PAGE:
Simon & Garfunkel's song "Bridge Over Troubled Water" has been covered by more than 50 different musical artists, from Aretha Franklin to Elvis Presley to Willie Nelson. It's a timeless classic that taps into the universal struggle of feeling down and the comfort of having someone to lift us up. It's beloved for its soothing melody and cathartic lyrics, and after a year of pandemic challenges, it's perhaps more poignant now than ever.

A few years a go, American singer-songwriter Yebba Smith shared a solo a capella version of a part of "Bridge Over Troubled Water," in which she just casually sits and sings it on a bed. It's an impressive rendition on its own, highlighting Yebba's soulful, effortless voice.

But British singer Jacob Collier recently added his own layered harmony tracks to it, taking the performance to a whole other level.

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Images courtesy of John Scully, Walden University, Ingrid Scully
True

Since March of 2020, over 29 million Americans have been diagnosed with COVID-19, according to the CDC. Over 540,000 have died in the United States as this unprecedented pandemic has swept the globe. And yet, by the end of 2020, it looked like science was winning: vaccines had been developed.

In celebration of the power of science we spoke to three people: an individual, a medical provider, and a vaccine scientist about how vaccines have impacted them throughout their lives. Here are their answers:

John Scully, 79, resident of Florida

Photo courtesy of John Scully

When John Scully was born, America was in the midst of an epidemic: tens of thousands of children in the United States were falling ill with paralytic poliomyelitis โ€” otherwise known as polio, a disease that attacks the central nervous system and often leaves its victims partially or fully paralyzed.

"As kids, we were all afraid of getting polio," he says, "because if you got polio, you could end up in the dreaded iron lung and we were all terrified of those." Iron lungs were respirators that enclosed most of a person's body; people with severe cases often would end up in these respirators as they fought for their lives.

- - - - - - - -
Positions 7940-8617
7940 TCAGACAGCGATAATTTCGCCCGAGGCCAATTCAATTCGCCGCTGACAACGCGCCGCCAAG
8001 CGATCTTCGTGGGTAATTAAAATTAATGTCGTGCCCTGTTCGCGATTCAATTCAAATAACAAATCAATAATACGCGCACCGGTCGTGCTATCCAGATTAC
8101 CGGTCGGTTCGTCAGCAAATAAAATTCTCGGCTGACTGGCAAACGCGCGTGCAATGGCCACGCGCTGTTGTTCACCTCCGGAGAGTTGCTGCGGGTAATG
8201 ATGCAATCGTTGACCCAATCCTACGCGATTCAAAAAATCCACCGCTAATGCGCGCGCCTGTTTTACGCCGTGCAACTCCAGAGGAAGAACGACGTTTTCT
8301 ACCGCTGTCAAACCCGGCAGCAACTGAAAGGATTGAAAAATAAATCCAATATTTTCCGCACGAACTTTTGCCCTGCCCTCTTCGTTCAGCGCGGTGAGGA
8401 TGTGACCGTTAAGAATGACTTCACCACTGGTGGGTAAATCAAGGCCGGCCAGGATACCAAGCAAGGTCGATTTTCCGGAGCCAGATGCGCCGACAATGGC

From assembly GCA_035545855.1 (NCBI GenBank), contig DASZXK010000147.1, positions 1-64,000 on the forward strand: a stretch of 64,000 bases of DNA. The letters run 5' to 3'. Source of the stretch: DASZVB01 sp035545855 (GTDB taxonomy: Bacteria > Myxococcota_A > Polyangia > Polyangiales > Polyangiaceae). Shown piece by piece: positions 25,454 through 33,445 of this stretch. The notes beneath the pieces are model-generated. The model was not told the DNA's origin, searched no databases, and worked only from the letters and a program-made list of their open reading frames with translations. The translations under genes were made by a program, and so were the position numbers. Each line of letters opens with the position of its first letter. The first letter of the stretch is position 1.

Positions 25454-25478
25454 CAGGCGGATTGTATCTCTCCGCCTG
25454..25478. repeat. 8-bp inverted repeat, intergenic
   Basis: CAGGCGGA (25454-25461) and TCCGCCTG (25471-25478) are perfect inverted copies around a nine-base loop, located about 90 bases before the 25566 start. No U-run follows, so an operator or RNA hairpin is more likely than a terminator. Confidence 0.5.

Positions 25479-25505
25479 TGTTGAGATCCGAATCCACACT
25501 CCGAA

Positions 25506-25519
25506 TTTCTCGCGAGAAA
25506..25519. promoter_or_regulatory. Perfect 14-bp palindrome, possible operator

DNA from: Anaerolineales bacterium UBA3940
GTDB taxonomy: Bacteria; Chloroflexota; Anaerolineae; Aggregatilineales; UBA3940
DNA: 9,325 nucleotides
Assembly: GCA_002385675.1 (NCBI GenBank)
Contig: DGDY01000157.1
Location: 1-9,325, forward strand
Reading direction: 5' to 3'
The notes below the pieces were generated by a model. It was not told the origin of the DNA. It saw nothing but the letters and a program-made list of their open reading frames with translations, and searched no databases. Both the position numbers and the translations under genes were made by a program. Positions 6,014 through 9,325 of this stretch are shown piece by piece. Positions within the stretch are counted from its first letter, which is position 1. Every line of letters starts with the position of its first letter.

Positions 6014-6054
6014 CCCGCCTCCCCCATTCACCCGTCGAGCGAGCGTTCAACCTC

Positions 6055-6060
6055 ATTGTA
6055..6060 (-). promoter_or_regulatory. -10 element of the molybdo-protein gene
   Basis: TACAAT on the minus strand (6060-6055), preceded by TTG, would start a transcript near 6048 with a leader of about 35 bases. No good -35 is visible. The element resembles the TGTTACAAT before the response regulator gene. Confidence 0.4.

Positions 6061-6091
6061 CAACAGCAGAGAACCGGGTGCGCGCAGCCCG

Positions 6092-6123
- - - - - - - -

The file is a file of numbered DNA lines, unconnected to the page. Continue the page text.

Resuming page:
John remembers going to see matinee showings of cowboy movies on Saturdays and, before the movie, shorts would run. "Usually they showed the news," he says, "but I just remember seeing this one clip warning us about polio and it just showed all these kids in iron lungs." If kids survived the iron lung, they'd often come back to school on crutches, in leg braces, or in wheelchairs.

"We all tried to be really careful in the summer โ€” or, as we called it back then, 'polio season,''" John says. This was because every year around Memorial Day, major outbreaks would begin to emerge and they'd spike sometime around August. People weren't really sure how the disease spread at the time, but many believed it traveled through the water. There was no cure โ€” and every child was susceptible to getting sick with it.

"We couldn't swim in hot weather," he remembers, "and the municipal outdoor pool would close down in August."

Then, in 1954 clinical trials began for Dr. Jonas Salk's vaccine against polio and within a year, his vaccine was announced safe. "I got that vaccine at school," John says. Within two years, U.S. polio cases had dropped 85-95 percent โ€” even before a second vaccine was developed by Dr. Albert Sabin in the 1960s. "I remember how much better things got after the vaccines came out. They changed everything," John says.